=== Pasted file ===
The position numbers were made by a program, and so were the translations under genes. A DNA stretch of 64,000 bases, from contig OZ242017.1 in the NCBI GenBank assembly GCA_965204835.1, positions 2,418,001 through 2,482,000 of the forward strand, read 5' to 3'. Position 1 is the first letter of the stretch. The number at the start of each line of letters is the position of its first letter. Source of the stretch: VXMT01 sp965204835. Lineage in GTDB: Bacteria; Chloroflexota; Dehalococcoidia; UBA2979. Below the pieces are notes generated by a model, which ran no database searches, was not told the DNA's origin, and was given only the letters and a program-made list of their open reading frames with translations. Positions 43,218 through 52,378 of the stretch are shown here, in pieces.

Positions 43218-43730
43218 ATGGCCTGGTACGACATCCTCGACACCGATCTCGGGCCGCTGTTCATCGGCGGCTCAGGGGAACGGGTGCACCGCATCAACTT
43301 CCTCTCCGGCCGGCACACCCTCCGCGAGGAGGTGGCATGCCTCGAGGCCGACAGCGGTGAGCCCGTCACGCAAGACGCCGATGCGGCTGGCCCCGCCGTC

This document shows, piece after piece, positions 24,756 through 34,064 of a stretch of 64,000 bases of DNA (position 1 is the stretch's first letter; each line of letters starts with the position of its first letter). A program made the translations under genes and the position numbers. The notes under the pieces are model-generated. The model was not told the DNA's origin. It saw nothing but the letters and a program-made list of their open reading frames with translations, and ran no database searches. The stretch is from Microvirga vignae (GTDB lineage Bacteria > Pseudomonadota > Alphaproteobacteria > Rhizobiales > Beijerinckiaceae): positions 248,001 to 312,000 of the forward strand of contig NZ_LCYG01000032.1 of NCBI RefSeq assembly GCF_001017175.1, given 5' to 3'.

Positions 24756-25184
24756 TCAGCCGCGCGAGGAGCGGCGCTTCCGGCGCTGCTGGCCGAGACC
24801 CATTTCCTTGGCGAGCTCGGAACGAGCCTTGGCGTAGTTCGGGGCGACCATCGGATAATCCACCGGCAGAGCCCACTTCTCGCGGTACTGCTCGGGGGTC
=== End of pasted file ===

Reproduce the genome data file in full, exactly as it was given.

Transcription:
The position numbers were made by a program, and so were the translations under genes. A DNA stretch of 64,000 bases, from contig OZ242017.1 in the NCBI GenBank assembly GCA_965204835.1, positions 2,418,001 through 2,482,000 of the forward strand, read 5' to 3'. Position 1 is the first letter of the stretch. The number at the start of each line of letters is the position of its first letter. Source of the stretch: VXMT01 sp965204835. Lineage in GTDB: Bacteria; Chloroflexota; Dehalococcoidia; UBA2979. Below the pieces are notes generated by a model, which ran no database searches, was not told the DNA's origin, and was given only the letters and a program-made list of their open reading frames with translations. Positions 43,218 through 52,378 of the stretch are shown here, in pieces.

Positions 43218-43730
43218 ATGGCCTGGTACGACATCCTCGACACCGATCTCGGGCCGCTGTTCATCGGCGGCTCAGGGGAACGGGTGCACCGCATCAACTT
43301 CCTCTCCGGCCGGCACACCCTCCGCGAGGAGGTGGCATGCCTCGAGGCCGACAGCGGTGAGCCCGTCACGCAAGACGCCGATGCGGCTGGCCCCGCCGTC

This document shows, piece after piece, positions 24,756 through 34,064 of a stretch of 64,000 bases of DNA (position 1 is the stretch's first letter; each line of letters starts with the position of its first letter). A program made the translations under genes and the position numbers. The notes under the pieces are model-generated. The model was not told the DNA's origin. It saw nothing but the letters and a program-made list of their open reading frames with translations, and ran no database searches. The stretch is from Microvirga vignae (GTDB lineage Bacteria > Pseudomonadota > Alphaproteobacteria > Rhizobiales > Beijerinckiaceae): positions 248,001 to 312,000 of the forward strand of contig NZ_LCYG01000032.1 of NCBI RefSeq assembly GCF_001017175.1, given 5' to 3'.

Positions 24756-25184
24756 TCAGCCGCGCGAGGAGCGGCGCTTCCGGCGCTGCTGGCCGAGACC
24801 CATTTCCTTGGCGAGCTCGGAACGAGCCTTGGCGTAGTTCGGGGCGACCATCGGATAATCCACCGGCAGAGCCCACTTCTCGCGGTACTGCTCGGGGGTC